The theft of four servers from a company that prints loan statement leaves thousands of consumers who have taken out loans or obtained mortgages from Wells Fargo at risk from potential identity fraud, AP reports.
Computers nicked from the Atlanta offices of Regulus Integrated Solutions include personal details including names, addresses, and social security numbers of Wells Fargo customers. It seems likely the robbery was a straightforward theft but there's no good reason to take chances.
Last week Wells Fargo wrote to customers whose data might have been compromised urging them to take extra precautions. It has offered these consumers a year's free subscription to its credit-monitoring service.
Wells Fargo is doing the right thing in the aftermath of a crisis but really it ought to be taking better care of customer data in the first place. It's the third time in little more than a year that Wells Fargo has been obliged to issue advice following the theft of customer data, according to AP.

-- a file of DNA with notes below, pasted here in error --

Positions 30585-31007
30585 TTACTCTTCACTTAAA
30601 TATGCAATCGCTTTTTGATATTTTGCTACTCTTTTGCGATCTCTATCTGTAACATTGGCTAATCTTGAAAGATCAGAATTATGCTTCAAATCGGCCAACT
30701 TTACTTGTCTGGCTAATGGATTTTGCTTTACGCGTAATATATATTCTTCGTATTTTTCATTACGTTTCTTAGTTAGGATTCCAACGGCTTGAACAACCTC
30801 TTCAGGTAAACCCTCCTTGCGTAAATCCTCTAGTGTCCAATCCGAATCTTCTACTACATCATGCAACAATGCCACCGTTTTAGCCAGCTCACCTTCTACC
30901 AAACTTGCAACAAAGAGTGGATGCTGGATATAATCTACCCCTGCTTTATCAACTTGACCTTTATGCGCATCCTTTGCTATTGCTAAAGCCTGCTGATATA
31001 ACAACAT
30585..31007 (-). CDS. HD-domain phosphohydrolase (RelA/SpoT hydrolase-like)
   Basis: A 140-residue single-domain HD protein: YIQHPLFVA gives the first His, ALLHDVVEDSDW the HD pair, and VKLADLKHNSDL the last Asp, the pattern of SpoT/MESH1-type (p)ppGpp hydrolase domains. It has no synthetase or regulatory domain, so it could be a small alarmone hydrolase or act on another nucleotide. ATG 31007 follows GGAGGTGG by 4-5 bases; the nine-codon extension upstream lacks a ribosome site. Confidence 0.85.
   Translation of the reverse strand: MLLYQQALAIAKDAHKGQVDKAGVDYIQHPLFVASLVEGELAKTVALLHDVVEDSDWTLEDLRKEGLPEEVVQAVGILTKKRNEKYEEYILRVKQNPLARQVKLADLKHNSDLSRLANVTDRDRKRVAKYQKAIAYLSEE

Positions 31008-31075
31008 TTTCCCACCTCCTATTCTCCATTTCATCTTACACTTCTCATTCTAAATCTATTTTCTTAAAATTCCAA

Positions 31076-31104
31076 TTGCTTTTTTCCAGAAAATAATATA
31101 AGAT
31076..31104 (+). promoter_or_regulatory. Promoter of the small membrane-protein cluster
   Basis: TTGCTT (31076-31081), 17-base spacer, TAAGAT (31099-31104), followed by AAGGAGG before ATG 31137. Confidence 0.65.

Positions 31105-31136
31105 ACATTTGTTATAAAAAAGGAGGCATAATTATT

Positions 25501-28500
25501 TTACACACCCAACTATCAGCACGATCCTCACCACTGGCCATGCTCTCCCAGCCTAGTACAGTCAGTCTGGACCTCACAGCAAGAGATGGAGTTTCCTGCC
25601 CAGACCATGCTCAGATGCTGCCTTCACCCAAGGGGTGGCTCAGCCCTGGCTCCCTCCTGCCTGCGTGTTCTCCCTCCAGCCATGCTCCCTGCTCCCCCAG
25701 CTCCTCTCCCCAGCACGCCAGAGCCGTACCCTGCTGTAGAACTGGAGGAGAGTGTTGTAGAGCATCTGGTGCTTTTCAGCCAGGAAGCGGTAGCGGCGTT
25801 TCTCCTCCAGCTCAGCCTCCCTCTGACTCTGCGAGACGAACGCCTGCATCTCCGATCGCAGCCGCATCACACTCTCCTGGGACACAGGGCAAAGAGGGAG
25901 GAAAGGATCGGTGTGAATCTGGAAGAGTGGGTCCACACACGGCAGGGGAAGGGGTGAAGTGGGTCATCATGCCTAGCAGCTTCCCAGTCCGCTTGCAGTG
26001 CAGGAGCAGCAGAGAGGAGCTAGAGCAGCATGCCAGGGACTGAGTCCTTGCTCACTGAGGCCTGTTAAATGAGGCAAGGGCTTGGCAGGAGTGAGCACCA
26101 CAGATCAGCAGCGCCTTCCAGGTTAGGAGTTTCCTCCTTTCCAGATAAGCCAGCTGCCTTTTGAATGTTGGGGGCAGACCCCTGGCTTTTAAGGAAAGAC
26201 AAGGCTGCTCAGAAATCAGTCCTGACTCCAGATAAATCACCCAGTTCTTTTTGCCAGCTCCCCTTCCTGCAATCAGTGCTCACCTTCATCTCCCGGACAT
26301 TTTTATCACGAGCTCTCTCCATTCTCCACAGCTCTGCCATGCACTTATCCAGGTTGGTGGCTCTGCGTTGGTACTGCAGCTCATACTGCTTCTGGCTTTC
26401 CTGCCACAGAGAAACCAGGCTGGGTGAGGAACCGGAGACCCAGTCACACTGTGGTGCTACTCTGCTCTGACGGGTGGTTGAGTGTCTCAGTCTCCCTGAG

Identity theft reports accounted for more than 200,000 complaints from consumers to the Federal Trade Commission last year, the biggest and fastest growing crime recorded by the agency. It's unclear how crooks seized hold of sensitive financial information but security breaches from Wells Fargo and other lapses in consumer security by database company Acxiom can only fuel the growing problem of ID theft. ®